residue, pollution, and health issues: what toxic cleaners leave behind

Ever feel like you could wipe down, mop, scrub, and scour your home from top to bottom, again and again, and it would never feel truly clean? Sticky residues and grit cover certain surfaces. Harsh chemical fumes linger in the air. To make matters worse, your family members are routinely sick, and you’ve got a persistent headache.

What’s the deal? According to an EPA Educational cleaning and sanitizing guide:

  • “Some cleaning, sanitizing, and disinfecting products also contain chemicals that may cause health problems in children and staff.”
  • These same products “may also cause problems in the environment for our waterways and wildlife.”
  • Most consumers assume just because a cleaning product is sold it must be safe. The EPA says this isn’t true and adds, “The American Poison Control Centers reports that household cleaning products and disinfectants are common causes of poisoning in both children and adults.”

Here’s what toxic cleaners leave behind:


Everyday cleaning products can leave residue behind. Some residues are clearly visible, leaving a clear film, smudge, or grime behind on surfaces, while others are microscopic but can cause noticeable corrosive damage. In either case, you’re leaving your home open to a buildup of dirt and germs that cling to those residues and find their way into corroded nooks and crannies.


Wash away residue with water and send it down your drains and you could be distributing harmful chemicals and germs into local waterways and soil. Tackle residue with additional cleaning products and the combination may create volatile organic compounds (VOCs) that can impact your health. However, a chemical reaction isn’t necessary to create VOCs. VOCs have been discovered in single products, even in products marketed as “green.” VOCs evaporate quickly, heavily polluting indoor air, thus exposure to VOCs occurs mainly through inhalation, but can also result from absorption into skin and by ingestion.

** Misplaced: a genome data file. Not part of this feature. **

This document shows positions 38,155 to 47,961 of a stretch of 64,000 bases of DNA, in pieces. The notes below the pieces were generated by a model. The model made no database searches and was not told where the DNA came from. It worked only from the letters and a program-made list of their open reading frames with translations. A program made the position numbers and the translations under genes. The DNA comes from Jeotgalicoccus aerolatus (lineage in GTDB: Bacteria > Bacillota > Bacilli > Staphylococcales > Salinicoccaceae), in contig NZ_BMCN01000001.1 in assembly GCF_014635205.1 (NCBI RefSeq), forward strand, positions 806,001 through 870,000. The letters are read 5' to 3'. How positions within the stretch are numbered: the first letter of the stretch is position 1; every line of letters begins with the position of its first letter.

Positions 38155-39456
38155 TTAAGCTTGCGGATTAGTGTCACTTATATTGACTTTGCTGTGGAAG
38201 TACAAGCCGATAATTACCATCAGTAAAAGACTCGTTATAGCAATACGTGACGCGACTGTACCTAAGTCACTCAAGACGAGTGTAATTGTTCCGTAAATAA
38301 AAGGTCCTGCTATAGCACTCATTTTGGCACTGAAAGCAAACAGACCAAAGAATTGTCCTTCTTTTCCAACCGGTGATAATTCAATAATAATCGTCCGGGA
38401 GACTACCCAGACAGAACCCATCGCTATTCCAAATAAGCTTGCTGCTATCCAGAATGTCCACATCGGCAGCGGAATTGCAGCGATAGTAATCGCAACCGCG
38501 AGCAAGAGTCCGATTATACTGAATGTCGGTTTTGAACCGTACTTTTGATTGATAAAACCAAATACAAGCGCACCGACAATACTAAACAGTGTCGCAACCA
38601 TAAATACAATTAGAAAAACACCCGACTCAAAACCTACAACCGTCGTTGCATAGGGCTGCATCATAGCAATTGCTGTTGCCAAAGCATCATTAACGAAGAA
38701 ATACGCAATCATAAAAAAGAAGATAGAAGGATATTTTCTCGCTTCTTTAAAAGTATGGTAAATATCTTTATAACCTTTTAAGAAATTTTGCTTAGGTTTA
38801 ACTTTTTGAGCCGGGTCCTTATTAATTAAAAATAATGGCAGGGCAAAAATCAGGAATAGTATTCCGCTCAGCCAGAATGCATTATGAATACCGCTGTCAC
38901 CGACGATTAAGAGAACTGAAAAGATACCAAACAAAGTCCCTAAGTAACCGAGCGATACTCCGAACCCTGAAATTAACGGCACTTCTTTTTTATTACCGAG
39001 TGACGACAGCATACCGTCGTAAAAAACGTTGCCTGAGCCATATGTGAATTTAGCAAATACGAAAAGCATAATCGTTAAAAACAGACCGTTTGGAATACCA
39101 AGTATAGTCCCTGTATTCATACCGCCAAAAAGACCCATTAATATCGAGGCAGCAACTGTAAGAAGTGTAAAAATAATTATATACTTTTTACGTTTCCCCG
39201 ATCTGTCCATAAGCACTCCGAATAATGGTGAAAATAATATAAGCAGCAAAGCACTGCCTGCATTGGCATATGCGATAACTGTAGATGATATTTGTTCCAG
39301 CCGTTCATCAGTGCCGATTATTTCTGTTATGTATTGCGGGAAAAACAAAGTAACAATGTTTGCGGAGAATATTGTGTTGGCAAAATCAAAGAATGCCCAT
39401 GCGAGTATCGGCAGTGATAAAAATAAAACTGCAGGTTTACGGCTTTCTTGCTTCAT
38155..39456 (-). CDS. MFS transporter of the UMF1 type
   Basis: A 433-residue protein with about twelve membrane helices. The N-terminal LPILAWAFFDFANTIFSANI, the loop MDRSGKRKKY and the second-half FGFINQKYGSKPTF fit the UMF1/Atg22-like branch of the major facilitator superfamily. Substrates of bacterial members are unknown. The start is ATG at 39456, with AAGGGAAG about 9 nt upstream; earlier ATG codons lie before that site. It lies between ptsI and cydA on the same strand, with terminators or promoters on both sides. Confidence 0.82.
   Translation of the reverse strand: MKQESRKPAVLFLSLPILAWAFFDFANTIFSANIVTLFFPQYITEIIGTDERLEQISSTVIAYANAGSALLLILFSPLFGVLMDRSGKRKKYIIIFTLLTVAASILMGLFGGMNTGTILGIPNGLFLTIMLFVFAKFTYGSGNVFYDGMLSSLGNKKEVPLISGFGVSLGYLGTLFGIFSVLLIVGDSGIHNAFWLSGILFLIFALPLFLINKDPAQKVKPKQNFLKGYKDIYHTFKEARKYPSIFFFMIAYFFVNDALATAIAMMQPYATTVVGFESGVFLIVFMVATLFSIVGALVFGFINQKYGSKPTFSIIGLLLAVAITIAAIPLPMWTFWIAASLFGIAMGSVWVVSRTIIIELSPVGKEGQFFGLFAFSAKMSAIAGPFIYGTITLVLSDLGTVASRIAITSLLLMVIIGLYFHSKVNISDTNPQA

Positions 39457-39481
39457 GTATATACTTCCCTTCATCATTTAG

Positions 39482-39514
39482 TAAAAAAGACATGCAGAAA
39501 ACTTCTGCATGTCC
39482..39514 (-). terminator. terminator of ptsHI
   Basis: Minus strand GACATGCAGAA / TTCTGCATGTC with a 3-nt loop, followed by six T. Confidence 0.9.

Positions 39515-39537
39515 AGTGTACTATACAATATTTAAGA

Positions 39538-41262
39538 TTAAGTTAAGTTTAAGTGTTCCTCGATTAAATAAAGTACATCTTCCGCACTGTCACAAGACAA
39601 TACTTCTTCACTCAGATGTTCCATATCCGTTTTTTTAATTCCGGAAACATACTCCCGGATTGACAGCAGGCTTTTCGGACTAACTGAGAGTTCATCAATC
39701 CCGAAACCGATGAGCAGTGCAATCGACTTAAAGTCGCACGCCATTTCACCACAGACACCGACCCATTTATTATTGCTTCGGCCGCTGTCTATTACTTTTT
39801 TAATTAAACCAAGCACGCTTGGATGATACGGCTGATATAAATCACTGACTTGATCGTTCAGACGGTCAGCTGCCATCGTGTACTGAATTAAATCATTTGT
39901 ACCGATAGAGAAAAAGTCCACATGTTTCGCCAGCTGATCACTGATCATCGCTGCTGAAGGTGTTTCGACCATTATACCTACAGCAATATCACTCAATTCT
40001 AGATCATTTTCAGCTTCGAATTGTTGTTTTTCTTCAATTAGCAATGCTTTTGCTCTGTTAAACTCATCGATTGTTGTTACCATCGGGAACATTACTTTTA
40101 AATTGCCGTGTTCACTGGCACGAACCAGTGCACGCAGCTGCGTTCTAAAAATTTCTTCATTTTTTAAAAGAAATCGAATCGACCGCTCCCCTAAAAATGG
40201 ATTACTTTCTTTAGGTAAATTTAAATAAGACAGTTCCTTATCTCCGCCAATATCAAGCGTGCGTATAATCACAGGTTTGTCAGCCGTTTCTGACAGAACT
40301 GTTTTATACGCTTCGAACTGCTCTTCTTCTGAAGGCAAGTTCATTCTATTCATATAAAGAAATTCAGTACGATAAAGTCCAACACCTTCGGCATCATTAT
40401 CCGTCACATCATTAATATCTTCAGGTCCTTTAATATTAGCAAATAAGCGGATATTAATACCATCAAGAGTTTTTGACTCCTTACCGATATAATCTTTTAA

Health Issues

Residue that traps and encourages the growth of germs is one way that health issues can arise. Additionally, inhaling VOCs added to cleaning products or resulting from a clash of cleansers presents serious concerns. VOCs to watch out for in cleaning products include:

  • benzene: a known carcinogen linked with bleeding disorders and damage to the central nervous system and reproductive organs.
  • formaldehyde: can instantly irritate eyes, nose, and throat and severe exposure can cause death from throat swelling or chemical burns in the lungs.
  • alcohols: can cause eye, skin, and nose irritation, drowsiness, headache, nausea, and vomiting.
  • toluene: eye and nose irritation, drowsiness, confusion, headache, nerve damage, skin inflammation, and liver and kidney damage.
  • fragrance: can trigger skin irritation, headaches, and allergies; made from an untold number of chemicals, including phthalates, which are linked with birth defects, breast cancer, diabetes, obesity, autism, and ADHD.

What can you do?

Wherever your household cleaners are used, you and your loved ones come in contact with them. That’s why it’s so very important to go non toxic — not greenwashed non toxic, but truly safe, effective, non toxic.

Avoid toxins in every way you can to protect your health, your loved ones, your surfaces, and the planet. It sounds like an enormous task, but it’s as simple as choosing a trusted non toxic manufacturer of just about everything you need for worry-free shopping and peace of mind.

Wondering if the products (household cleaning products and everything else!) you currently use contain toxic ingredients? (Spoiler alert: If they’re Pure Haven products you’re safe!) In addition to the VOCs mentioned above, check your product labels for these ingredients to avoid. Better yet, connect with your Pure Haven Consultant for their suggestions for beginning your non toxic journey and favorite products.


Green Cleaning, Sanitizing and Disinfection: A Toolkit for Early Care and Education (

Identifying Greener Cleaning Products | US EPA

Williams, T. (2024 Jan 29). Be Aware of VOCs in Cleaning Products. Cleaning & Maintenance Management magazine. Be Aware of VOCs in Cleaning Products | Cleaning & Maintenance Management (